09 Aug 2021

09 Aug 2021

Review status: a revised version of this preprint is currently under review for the journal HESS.

Exploring the possible role of satellite-based rainfall data to estimate inter‐ and intra‐annual global rainfall erosivity

Nejc Bezak1, Pasquale Borrelli2,3, and Panos Panagos4 Nejc Bezak et al.
  • 1University of Ljubljana, Faculty of Civil and Geodetic Engineering, Slovenia
  • 2Department of Earth and Environmental Sciences, University of Pavia, Italy
  • 3Department of Biological Environment, Kangwon National University, Chuncheon 24341, Republic of Korea
  • 4European Commission, Joint Research Centre (JRC), Ispra, Italy

Abstract. Despite recent developments in modelling global soil erosion by water, to date no substantial progress has been made towards more dynamic inter- and intra-annual assessments. In this regard, the main challenge is still represented by the limited availability of high temporal resolution rainfall data needed to estimate rainstorms rainfall erosivity. As this data scarcity is likely to characterize the upcoming years, the suitability of alternative approaches to estimate global rainfall erosivity using satellite-based rainfall data was explored. For this purpose, the high spatial and temporal resolution global precipitation estimates obtained with the NOAA CDR Climate Prediction Center MORPHing technique (CMORPH) were used. Alternatively, the erosivity density (ED) concept was used to estimate global rainfall erosivity as well. The obtained global estimates of rainfall erosivity were validated against the pluviograph data included in the Global Rainfall Erosivity Database (GloREDa).

Overall, results indicated that the CMORPH estimates have a marked tendency to underestimate rainfall erosivity when compared to the GloREDa estimates. The most substantial underestimations were observed in areas with the highest rainfall erosivity values. At continental level, the best agreement between annual CMORPH and interpolated GloREDa rainfall erosivity map was observed in Europe. Worse agreement was detected for Africa and South America. Further analyses conducted at monthly scale for Europe revealed seasonal misalignments, with the occurrence of underestimation of the CMORPH estimates in the summer period and overestimation in the winter period compared to GloREDa. The best agreement between the two approaches to estimate rainfall erosivity was found for autumn, especially in Central and Eastern Europe. Conducted analysis suggested that satellite-based approaches for estimation of rainfall erosivity appear to be more suitable for low-erosivity regions, while in high erosivity regions and seasons (> 1,000–2,000 MJ mm ha−1 h−1 yr−1), the agreement with estimates obtained from pluviograph data such as GloREDa is lower.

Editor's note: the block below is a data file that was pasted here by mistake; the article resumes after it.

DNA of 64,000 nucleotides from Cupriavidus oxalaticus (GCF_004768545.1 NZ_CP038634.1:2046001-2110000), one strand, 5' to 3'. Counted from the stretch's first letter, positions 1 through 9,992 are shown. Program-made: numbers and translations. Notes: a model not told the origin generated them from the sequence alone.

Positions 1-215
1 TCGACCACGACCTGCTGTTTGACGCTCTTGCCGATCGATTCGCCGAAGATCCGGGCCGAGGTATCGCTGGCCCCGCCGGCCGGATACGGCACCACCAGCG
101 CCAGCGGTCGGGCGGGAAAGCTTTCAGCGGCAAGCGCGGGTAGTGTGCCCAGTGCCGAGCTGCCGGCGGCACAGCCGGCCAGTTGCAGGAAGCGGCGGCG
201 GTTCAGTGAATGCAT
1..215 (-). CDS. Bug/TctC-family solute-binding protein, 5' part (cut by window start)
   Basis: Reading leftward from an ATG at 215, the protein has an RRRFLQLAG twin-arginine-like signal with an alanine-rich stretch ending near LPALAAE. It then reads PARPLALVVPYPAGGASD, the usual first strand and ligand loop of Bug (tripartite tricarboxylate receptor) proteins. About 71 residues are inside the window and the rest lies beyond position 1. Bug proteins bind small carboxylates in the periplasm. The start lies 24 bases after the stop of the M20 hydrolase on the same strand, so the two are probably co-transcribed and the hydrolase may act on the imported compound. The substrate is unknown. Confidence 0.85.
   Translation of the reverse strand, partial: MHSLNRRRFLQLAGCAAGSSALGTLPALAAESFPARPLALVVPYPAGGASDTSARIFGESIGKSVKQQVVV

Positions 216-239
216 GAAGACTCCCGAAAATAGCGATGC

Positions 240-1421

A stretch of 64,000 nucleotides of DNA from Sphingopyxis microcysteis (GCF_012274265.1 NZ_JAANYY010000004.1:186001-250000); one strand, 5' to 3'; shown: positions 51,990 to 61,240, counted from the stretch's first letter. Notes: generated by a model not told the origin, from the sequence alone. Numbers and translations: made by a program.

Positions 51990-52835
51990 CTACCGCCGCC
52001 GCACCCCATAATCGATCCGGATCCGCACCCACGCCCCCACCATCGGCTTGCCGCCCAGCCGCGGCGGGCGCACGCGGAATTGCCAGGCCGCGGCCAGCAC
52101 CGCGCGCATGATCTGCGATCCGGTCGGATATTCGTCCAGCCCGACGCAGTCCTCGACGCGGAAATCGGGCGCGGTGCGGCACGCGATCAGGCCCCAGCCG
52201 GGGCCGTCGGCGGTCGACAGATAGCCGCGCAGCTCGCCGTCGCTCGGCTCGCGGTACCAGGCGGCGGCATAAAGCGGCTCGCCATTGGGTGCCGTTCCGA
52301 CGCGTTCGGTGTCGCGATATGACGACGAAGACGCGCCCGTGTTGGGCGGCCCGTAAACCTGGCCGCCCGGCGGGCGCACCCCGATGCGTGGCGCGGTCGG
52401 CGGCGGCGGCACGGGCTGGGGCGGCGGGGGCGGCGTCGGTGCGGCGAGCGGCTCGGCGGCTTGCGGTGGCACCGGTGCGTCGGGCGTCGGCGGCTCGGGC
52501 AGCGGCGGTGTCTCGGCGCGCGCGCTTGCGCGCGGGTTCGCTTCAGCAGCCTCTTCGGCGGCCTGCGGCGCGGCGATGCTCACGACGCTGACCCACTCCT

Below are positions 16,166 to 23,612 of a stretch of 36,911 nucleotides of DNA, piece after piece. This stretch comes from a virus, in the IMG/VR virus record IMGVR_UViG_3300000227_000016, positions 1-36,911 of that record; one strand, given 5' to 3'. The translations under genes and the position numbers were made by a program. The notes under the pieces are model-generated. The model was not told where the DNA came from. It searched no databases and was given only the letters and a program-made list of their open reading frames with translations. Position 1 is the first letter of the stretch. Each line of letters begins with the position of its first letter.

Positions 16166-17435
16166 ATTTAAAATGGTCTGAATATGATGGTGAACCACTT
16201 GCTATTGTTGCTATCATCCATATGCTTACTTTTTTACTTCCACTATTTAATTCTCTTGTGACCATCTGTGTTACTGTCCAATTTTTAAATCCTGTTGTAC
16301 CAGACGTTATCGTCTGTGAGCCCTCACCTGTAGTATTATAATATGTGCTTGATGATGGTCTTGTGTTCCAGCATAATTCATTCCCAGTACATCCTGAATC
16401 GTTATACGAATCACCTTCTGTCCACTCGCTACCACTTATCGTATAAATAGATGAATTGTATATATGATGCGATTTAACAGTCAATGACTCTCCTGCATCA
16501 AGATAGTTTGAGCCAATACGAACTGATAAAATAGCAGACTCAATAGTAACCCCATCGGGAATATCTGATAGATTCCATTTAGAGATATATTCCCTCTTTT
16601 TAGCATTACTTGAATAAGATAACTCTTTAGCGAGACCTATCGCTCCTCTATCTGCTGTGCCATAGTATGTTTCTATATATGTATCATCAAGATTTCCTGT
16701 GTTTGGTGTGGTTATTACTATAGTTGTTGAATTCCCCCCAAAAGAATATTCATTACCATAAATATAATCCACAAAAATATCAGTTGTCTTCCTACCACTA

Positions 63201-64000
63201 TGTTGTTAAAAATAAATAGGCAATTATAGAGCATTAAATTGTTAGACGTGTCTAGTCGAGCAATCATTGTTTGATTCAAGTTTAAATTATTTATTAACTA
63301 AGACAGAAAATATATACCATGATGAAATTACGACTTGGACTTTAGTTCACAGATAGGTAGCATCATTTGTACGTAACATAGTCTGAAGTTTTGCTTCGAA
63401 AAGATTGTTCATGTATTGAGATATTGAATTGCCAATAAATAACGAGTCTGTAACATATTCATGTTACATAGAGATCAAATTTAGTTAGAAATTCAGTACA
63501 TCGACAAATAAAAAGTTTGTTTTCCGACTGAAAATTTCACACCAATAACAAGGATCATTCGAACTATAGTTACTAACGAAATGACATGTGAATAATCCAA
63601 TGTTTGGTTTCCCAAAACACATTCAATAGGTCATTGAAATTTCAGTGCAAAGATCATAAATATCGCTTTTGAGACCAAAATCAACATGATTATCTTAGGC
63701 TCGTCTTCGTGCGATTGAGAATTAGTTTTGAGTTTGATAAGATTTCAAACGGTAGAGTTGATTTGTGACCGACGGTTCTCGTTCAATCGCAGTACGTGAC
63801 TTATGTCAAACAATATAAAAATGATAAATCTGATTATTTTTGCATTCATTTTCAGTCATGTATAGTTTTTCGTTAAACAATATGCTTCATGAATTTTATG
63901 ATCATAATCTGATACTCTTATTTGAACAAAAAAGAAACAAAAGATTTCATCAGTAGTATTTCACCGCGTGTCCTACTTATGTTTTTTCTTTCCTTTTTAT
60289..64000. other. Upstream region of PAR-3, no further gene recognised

Concerning the ED estimates, this second approach to estimate rainfall erosivity yielded better agreement with GloREDa estimates compared to CMORPH. The application of a simple-linear function correction of the CMORPH data was applied to provide better fit to the GloREDa and correct systematic underestimation. This correction improved the performance of the CMORPH but in areas with the highest rainfall erosivity rates the underestimation was still observed. A preliminary trend analysis of the CMORPH rainfall erosivity estimates was also performed for the 1998–2019 period. According to this trend analysis, increasing and statistically significant trend was more frequently observed than decreasing trend.

Nejc Bezak et al.

Status: final response (author comments only)

Comment types: AC – author | RC – referee | CC – community | EC – editor | CEC – chief editor | : Report abuse
  • RC1: 'Comment on hess-2021-417', Anonymous Referee #1, 29 Oct 2021
    • AC1: 'Reply on RC1', Nejc Bezak, 10 Dec 2021
  • RC2: 'Comment on hess-2021-417', Anonymous Referee #2, 26 Nov 2021
    • AC2: 'Reply on RC2', Nejc Bezak, 10 Dec 2021

Nejc Bezak et al.


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Short summary
Rainfall erosivity is among the main drivers of soil erosion. Satellite based global rainfall erosivity map was prepared using data with 30-min time interval. It was shown that the satellite-based precipitation products tend be an interesting option for the estimation of the rainfall erosivity, especially in regions with limited ground data. However, ground-based high-frequency precipitation measurements are (still) essential for accurate rainfall erosivity estimates.